- In the center of a clean sheet of paper, draw a picture of your central idea,
- Use colors for all parts of your map, because it stimulates certain areas of your brain necessary for the "whole-brain thinking" this technique is known for,
- Connect main branches to the central picture and second-level branches to the first level, continuing in this manner until your thoughts on the subject are fully represented,
- Make certain that your map is organic-looking, with curved branches, more central branches thicker than less-central ones, and the overall feeling that the map impresses upon you is that of flowing,
- Use only one keyword per line/branch in order to provide more flexibility throughout,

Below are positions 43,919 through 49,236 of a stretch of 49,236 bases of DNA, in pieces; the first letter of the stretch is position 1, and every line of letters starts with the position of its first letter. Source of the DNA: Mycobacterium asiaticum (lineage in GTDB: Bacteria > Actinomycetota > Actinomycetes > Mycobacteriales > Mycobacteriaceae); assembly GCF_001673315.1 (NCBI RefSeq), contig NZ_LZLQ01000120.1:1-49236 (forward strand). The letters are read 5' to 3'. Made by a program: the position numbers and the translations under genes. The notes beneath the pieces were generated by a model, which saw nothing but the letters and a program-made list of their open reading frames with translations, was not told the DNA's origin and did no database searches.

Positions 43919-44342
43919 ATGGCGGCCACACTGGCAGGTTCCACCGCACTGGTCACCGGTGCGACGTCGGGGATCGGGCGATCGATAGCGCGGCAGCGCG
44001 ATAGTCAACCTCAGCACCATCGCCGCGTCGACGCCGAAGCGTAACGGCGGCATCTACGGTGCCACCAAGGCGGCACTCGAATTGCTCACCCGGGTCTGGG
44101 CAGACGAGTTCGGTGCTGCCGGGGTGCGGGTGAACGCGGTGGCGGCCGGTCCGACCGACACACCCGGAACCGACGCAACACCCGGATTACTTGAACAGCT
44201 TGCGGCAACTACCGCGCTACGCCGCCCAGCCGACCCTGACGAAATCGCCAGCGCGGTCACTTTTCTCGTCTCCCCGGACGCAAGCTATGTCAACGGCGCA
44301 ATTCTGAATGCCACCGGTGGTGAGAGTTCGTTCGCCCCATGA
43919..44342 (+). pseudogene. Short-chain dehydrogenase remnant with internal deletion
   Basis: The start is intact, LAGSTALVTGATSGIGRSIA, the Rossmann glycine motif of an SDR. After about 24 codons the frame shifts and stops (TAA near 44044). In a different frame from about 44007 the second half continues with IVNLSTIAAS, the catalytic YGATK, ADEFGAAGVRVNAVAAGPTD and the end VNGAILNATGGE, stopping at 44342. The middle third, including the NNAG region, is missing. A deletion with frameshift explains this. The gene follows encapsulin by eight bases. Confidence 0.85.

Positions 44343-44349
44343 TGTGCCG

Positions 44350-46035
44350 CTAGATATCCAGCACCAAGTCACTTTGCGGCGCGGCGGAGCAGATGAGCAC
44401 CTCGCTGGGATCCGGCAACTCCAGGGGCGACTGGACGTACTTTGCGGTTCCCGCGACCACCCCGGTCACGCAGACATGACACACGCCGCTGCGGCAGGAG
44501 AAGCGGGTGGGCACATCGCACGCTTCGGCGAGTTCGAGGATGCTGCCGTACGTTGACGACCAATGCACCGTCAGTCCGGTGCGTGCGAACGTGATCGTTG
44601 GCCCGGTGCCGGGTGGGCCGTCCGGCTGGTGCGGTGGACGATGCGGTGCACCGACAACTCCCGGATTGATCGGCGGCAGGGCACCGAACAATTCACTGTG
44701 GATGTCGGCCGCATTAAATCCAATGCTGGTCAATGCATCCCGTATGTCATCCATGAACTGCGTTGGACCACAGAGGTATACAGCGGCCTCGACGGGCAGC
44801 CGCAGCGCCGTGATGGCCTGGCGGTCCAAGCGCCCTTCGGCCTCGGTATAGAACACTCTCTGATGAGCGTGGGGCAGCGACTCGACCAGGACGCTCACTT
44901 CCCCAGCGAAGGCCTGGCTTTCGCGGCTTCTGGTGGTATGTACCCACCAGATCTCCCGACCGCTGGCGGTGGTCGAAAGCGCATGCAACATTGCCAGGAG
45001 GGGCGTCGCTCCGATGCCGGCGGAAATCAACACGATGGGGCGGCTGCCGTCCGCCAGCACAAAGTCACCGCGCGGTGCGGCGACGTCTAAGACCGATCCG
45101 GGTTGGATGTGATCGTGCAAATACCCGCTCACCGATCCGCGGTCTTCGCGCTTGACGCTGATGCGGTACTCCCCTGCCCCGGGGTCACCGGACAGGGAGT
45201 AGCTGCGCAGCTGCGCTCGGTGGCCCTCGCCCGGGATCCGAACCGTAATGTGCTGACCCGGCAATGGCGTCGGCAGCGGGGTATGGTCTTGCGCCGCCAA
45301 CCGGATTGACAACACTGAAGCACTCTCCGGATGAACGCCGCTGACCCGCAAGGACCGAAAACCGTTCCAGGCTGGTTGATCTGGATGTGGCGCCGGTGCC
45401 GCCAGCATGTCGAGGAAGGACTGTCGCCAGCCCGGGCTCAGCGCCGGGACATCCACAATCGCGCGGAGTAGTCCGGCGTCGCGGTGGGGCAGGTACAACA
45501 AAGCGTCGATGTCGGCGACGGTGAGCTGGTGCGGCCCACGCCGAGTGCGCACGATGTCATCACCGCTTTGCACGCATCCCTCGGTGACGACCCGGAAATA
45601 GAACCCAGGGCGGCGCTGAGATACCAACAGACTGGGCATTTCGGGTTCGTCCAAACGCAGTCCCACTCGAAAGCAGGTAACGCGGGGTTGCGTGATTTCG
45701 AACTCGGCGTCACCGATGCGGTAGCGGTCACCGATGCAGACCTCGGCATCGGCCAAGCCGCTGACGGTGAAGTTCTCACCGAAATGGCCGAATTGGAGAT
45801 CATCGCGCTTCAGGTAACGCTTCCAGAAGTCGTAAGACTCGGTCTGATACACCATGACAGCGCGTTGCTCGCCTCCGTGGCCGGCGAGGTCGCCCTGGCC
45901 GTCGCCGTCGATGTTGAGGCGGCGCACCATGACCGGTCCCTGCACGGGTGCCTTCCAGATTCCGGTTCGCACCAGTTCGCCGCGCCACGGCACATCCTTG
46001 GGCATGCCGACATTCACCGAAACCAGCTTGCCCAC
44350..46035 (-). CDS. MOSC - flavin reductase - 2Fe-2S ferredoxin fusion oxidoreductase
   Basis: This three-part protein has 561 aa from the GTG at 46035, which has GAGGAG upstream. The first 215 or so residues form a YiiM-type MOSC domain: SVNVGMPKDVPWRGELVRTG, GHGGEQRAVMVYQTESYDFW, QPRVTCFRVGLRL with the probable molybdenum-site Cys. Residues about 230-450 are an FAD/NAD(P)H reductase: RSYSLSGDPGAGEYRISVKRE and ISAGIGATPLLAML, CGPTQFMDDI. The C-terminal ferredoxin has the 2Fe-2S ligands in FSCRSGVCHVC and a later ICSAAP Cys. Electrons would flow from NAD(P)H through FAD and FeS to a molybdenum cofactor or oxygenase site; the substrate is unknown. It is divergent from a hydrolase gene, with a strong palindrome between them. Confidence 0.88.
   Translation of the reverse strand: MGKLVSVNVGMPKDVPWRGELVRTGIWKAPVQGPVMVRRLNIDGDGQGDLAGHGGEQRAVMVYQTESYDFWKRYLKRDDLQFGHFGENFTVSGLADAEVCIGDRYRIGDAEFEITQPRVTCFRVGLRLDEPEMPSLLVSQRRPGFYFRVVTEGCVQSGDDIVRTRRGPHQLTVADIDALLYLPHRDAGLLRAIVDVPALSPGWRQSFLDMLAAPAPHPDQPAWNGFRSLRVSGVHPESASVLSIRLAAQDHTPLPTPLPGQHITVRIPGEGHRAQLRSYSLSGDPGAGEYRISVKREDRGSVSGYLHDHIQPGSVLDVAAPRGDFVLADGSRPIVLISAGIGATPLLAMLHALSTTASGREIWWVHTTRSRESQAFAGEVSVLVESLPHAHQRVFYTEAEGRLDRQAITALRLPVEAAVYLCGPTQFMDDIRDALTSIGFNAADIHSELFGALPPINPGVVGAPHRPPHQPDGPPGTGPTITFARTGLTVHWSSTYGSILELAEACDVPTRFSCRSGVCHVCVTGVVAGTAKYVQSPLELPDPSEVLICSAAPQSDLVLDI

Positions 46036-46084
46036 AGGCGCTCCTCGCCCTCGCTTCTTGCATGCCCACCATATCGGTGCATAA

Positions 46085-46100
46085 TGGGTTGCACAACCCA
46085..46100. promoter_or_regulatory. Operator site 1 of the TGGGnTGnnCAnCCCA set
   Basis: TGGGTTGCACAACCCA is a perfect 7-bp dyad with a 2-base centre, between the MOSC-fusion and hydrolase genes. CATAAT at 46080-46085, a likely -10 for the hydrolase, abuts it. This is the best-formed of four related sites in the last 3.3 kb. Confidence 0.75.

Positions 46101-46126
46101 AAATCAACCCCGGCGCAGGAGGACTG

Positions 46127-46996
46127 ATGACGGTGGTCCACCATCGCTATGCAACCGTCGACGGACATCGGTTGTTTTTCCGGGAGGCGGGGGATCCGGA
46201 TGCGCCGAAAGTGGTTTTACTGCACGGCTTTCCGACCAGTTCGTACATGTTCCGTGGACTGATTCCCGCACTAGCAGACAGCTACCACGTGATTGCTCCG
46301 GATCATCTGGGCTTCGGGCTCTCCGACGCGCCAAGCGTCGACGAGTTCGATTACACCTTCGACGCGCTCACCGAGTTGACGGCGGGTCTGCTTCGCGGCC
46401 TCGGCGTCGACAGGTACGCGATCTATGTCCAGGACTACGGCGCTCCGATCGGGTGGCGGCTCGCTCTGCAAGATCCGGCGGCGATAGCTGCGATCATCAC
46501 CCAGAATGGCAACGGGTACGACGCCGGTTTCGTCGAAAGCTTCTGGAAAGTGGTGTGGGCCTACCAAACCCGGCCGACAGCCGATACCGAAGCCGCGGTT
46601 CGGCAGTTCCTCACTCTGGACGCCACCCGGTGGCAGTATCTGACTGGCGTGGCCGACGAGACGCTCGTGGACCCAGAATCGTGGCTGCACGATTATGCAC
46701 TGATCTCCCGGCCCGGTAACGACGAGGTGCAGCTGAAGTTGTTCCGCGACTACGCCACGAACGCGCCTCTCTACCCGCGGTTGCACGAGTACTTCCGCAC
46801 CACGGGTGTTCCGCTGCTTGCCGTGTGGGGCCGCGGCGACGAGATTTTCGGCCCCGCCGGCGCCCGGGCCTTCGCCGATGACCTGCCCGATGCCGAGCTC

- Use images everywhere in the map, again to stimulate visual centers of your brain,
- Make sure to use emphasis in appropriate places and represent associations
However, to the best of my knowledge, there is only one software package that sticks to these guidelines (except the one about a clean piece of paper), Tony Buzan's own iMindmap. I will review it along with the others, even though it takes a somewhat different approach.
Whether you are using Pure Mind Maps or Common Mindmaps, the purpose is to stimulate the flow of your thoughts, allow associations to reveal themselves and to allow you to organize your thoughts. Once you follow this process, you should be able to solve your problem, pull a variety of ideas from a brainstorming session, or plan out anything from a conference, to a marketing project, to a book.
My thanks go out to WikIT, which is a great resource, for the Mindmap images.
My next post will be about Concept Maps, followed by a post about when it is best to use a Mindmap, and when it is best to use a Concept Map. After I finish with all the background information, I'll get back on track with the comparisons.